meet the input common mode condition an active current                             competieion between the output of the amplifier TP6, and
EECS 413 Project                                                                                                                                  4

  TN2 for the current source load. TN2 is designed to be a
  weak transistor with W/L of 1/5 so the amplifier takes
  control of the current mirror gate.
         When the bandgap voltage is high enough ( ~1V) the
  transistor TN1 turns on. TN1 in linear region has to compete
  with TN2 in saturation so it is designed to be a big
  transistor. It draws all the current from TP2 and the base
  voltage of TN2 falls till it turns off. In this state the gate
  voltage at TN2 is about 0.6 V. This is high enough for the
  transistor TN1 to be conduct slightly. A diode connected
  transistor TN3 is added to increase the threshold voltage at
  the gate of TN3 to turn off.
  The transistor TP4 is designed to be a weak device so that
  low current flows through the parasitic path when the circuit
  is in full operation.                                                 Figure 7: Variation of the reference voltage with supply voltage at 27C

                             IV. RESULTS
The bandgap reference voltage gives a voltage of 1.1570V                Figure 8 shows the a.c response. A PSRR of 59dB is obtained
when adjusted to have a zero temperature coefficient at 27C.            at d.c at the high frequency corner of 10Mhz, the PSRR starts
Figure 1, shows the result of the simulation. It can be adjusted        to degrade ans is about 10dB for a frequency of abou 20Mhz.
to give a voltage of 1.26V, by sacrificing the zero temperature         This problem can be solved by putting a 100pF capacitor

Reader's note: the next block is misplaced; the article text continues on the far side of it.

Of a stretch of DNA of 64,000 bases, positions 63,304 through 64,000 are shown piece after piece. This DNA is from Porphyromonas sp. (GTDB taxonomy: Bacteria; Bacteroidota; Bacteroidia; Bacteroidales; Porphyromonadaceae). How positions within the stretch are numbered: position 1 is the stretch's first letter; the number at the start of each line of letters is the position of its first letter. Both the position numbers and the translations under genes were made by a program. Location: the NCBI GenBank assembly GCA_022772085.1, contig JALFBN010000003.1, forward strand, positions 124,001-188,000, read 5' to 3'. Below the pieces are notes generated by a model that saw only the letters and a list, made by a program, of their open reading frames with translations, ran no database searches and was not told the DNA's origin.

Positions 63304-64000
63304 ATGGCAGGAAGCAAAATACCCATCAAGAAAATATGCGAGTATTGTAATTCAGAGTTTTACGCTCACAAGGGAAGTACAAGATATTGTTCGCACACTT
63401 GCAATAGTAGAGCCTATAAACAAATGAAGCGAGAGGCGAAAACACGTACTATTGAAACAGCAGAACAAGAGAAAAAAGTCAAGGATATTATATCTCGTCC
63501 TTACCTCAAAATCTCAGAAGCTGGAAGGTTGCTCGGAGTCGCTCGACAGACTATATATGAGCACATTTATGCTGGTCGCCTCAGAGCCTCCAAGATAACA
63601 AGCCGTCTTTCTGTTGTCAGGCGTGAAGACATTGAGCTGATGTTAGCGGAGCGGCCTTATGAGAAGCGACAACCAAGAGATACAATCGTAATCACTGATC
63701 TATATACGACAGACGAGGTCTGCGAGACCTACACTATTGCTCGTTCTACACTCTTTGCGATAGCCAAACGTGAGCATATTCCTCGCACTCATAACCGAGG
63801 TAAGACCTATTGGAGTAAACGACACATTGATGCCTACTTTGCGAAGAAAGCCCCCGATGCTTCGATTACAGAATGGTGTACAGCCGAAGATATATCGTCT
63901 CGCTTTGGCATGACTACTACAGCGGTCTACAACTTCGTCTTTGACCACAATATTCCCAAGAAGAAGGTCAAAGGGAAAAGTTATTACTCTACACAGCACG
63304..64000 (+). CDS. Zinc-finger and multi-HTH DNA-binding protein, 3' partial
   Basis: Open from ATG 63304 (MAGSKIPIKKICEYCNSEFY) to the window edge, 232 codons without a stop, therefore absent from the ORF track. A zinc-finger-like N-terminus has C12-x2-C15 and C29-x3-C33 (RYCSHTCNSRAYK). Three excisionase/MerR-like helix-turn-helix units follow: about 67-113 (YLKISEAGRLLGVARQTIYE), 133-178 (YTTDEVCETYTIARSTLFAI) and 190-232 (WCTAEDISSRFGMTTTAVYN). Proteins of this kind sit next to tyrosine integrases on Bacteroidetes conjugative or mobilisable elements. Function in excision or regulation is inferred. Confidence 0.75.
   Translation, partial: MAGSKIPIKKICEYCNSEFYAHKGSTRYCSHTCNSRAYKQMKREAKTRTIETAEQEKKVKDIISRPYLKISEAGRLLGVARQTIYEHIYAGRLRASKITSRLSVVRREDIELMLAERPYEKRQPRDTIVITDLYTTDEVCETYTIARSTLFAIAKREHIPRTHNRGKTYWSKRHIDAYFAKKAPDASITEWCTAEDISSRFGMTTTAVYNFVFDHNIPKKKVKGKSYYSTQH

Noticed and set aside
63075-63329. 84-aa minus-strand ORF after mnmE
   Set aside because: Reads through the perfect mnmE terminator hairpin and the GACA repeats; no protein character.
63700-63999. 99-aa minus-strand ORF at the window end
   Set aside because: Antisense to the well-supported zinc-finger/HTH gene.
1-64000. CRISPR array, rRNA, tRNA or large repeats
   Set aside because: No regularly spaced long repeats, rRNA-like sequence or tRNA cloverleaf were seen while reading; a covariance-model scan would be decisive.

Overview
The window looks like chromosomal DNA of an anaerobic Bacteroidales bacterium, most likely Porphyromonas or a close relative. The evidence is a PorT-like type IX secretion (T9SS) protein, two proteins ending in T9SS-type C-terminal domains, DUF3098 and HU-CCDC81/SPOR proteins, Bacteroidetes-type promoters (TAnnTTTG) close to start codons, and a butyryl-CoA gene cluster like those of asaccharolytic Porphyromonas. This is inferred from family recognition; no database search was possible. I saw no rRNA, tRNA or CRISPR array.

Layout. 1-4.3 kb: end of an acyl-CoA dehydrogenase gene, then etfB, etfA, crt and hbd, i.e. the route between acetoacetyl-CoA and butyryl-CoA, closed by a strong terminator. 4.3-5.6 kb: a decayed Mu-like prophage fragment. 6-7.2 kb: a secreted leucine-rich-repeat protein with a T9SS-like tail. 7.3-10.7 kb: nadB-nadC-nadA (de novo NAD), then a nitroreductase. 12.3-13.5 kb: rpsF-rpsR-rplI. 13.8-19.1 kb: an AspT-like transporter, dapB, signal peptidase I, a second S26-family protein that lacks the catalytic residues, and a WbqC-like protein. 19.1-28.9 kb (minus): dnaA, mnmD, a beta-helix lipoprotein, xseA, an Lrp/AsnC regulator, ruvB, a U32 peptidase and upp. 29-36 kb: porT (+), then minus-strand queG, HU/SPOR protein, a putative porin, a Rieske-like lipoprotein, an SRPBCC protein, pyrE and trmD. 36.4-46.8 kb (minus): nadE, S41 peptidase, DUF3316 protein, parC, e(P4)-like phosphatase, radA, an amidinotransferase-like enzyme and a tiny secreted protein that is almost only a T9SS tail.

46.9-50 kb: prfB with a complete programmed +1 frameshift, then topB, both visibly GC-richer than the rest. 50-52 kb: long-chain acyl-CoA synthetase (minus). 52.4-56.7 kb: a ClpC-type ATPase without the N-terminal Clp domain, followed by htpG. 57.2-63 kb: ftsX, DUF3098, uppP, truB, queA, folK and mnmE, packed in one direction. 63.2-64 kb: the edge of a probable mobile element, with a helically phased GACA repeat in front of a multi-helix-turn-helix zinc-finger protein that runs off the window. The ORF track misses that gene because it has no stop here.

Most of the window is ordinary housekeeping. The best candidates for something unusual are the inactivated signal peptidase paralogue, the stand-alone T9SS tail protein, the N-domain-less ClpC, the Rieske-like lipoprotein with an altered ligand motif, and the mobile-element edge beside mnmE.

coefficient at 27C, but this leads to a much more degraded              between Vdd and ground to suppress the noise in Vdd. This
response. Figure 5, shows the result of the simulation. As can          would probably be done external to the chip as it is not
be seen an overall temperature coefficient of 0.1mV/K is                feasible to put the supply bypass capacitor on-chip.
obtained between 0C and 85C, which corresponds to about
0.5% variation. The response it worse for temperatures from
65-85C with a temperature coefficient of 0.2mV/K. Below
these temperatures the temperature coefficient is 0.03mV/K.




                                                                                             Figure 8: PSRR of the circuit at 27C

                                                                        The D.C characteristics at 85degrees are shown in figure 9.
                                                                        The variation with Vdd is much worse in this case. The
                                                                        nominal value at 2.5V is still 1.1570V but at low Vdd it
                                                                        degrades to 1.100V, a 6%variation in voltage.

Figure 6: Variation of bandgap reference with temperature at Vdd=2.5V   Figure 10, shows the PSRR of the circuit at 85C. It comes
                                                                        down from 60dB at 27C to about 30dB in this case. This
Figure 7 shows the variation when the supply voltage is varied          degradation in characteristics is probably due to degradation
from 2.5V to 2.75V. The relative variation is 0.32%. at 27C.            in the gain of the amplifier, which increases the error voltage
Even here the response shows a two fold characteristic. The             that needs to be sustained to drive the circuit.
response is much better in the high voltage range 2.2-2.75
than in the low voltage range (2.25V-2.4V). So the worst case
operation of the device is at 85C and a supply voltage of
2.25V.
EECS 413 Project                                                                                                                                          5

                                                                                                           VI. CONCLUSION
                                                                                   A bandgap reference with a current feedback mode has
                                                                                been designed. The circuit uses no external current sources
                                                                                and is designed to have a zero temperature coefficient at 27C.
                                                                                The design is implemented with 0.25µm CMOS process and